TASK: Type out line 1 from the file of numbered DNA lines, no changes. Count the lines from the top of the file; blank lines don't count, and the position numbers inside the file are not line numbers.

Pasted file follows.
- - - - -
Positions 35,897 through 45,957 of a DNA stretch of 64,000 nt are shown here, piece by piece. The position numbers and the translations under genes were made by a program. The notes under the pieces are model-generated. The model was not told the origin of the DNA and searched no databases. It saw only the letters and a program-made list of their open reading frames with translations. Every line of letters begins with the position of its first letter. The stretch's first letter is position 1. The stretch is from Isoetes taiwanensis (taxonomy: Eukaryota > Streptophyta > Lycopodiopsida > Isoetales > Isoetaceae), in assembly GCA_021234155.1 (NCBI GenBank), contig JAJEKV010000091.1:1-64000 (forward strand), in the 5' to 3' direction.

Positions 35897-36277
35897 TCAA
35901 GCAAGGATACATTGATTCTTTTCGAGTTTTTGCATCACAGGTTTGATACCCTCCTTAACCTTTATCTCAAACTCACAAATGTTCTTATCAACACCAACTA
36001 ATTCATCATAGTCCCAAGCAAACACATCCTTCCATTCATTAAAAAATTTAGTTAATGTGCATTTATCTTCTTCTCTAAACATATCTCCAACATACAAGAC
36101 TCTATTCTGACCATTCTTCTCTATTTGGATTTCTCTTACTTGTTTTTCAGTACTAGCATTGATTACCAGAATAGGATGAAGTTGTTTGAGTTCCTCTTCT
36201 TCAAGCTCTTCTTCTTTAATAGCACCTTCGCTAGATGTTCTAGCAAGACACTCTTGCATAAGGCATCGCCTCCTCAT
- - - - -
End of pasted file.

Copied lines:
Positions 35,897 through 45,957 of a DNA stretch of 64,000 nt are shown here, piece by piece. The position numbers and the translations under genes were made by a program. The notes under the pieces are model-generated. The model was not told the origin of the DNA and searched no databases. It saw only the letters and a program-made list of their open reading frames with translations. Every line of letters begins with the position of its first letter. The stretch's first letter is position 1. The stretch is from Isoetes taiwanensis (taxonomy: Eukaryota > Streptophyta > Lycopodiopsida > Isoetales > Isoetaceae), in assembly GCA_021234155.1 (NCBI GenBank), contig JAJEKV010000091.1:1-64000 (forward strand), in the 5' to 3' direction.